He leaned in even closer and said, 'Yes, but don't tell Heidi's mom.' I felt right at home!
Hurrying to the airport in his limousine, Joe Foss, Republican governor of South Dakota, pulled to a hard stop when he saw a nine-year-old newspaper boy take a fall from his bicycle in the middle of the highway.
I was that boy.
Balancing fifty to a hundred newspapers on a bike was a challenge, and when I hit a rut, I crashed onto the pavement and newspapers scattered across the highway. I looked up to see a black limousine fast approaching and coming straight at me. Heart racing, scared and embarrassed, I scrambled to get out of harm's way. As the limousine screeched to a halt, I spotted the license plate with the number '1'immediately I knew this was the official limousine of the South Dakota governor.
To my amazement, Governor Joe Foss pulled to the side of the road, stepped out of the limousine, and, dressed in a business suit, started picking up newspapers.
I knew little about this man or his political views. I did not know Joe Foss had been a Wildcat fighter pilot in World War II, leading a band of fearless pilots who became known as 'Joe's Flying Circus,' shooting down seventy-two planes in the fight for Guadalcanal. I did not know Joe was a national hero with twenty-six personal aerial victories against the Japaneseequaling the record set by Eddie Rickenbacker in World War I. I did not know Joe Foss had been shot down in the waters off Malaita Island, went under with his plane, gulped salt water, nearly drowned before freeing himself, and then fought off sharks before being rescued. I did not know Joe Foss had received the Bronze Star, the Silver Star, the Purple Heart; nor did I know that President Franklin Roosevelt had presented Joe with the highest award for valor in military action, the Congressional Medal of Honor. I did not know he lived out his faith in the public arena as governor and later as the first commissioner of the American Football League.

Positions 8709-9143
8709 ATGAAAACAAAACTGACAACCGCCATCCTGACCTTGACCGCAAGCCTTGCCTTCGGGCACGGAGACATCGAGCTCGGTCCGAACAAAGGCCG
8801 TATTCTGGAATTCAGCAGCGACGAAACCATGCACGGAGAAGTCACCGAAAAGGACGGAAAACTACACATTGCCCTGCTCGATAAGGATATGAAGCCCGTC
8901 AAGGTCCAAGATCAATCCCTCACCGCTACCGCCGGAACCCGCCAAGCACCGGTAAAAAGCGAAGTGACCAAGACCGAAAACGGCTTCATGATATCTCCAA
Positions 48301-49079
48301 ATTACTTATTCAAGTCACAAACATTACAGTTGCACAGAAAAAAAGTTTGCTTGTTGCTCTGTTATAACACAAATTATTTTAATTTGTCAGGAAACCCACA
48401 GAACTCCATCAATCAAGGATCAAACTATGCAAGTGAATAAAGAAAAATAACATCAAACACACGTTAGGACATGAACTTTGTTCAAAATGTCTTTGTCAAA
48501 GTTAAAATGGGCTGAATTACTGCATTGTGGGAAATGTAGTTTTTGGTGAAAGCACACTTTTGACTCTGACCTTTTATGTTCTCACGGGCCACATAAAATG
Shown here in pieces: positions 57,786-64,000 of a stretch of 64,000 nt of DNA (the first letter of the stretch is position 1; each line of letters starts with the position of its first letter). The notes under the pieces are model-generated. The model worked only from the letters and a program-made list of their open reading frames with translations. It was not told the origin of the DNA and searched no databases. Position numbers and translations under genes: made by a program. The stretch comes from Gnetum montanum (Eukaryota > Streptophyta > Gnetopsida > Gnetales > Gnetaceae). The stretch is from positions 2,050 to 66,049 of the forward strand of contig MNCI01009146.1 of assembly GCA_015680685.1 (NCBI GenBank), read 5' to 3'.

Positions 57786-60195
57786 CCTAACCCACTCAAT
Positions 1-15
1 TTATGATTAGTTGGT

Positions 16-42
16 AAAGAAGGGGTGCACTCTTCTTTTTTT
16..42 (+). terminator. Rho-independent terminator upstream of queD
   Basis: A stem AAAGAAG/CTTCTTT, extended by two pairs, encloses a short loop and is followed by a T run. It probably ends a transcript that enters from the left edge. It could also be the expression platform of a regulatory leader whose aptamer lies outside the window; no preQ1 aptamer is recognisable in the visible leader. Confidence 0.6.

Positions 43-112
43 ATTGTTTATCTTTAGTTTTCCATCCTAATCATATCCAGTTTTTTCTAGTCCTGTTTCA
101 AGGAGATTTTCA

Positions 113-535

Another thing I did not know about Joe Foss was that in 1941, he was the Officer of the Day, in charge of base security at Pensacola, when the Japanese attacked Pearl Harbor. Joe Foss rode around the perimeter of this strategic air base, defending against would-be Japanese invaders, utilizing the only transportation available . . . a bicycle.
Was this on his mind as he saw me take a bicycle spill in the middle of the airport highway? When Joe Foss offered, 'Let me help pick up your papers,' and began chasing newspapers scattered across the road, I was in awe. Without fanfareno cheering crowds, no medals, and no bands playing on the highway to the airportJoe, the governor with a state to manage and a plane to catch, took a few minutes to help a kid with a skinned knee. A politician par excellencemay God increase their numbers.
True greatness. Joe was my hero.
©2008. Jeff Katz and Dave Beckwith. All rights reserved. Reprinted from Republican's Soul. No part of this publication may be reproduced, stored in a retrieval system or transmitted in any form or by any means, without the written permission of the publisher. Publisher: Health Communications, Inc., 3201 SW 15th Street , Deerfield Beach , FL 33442.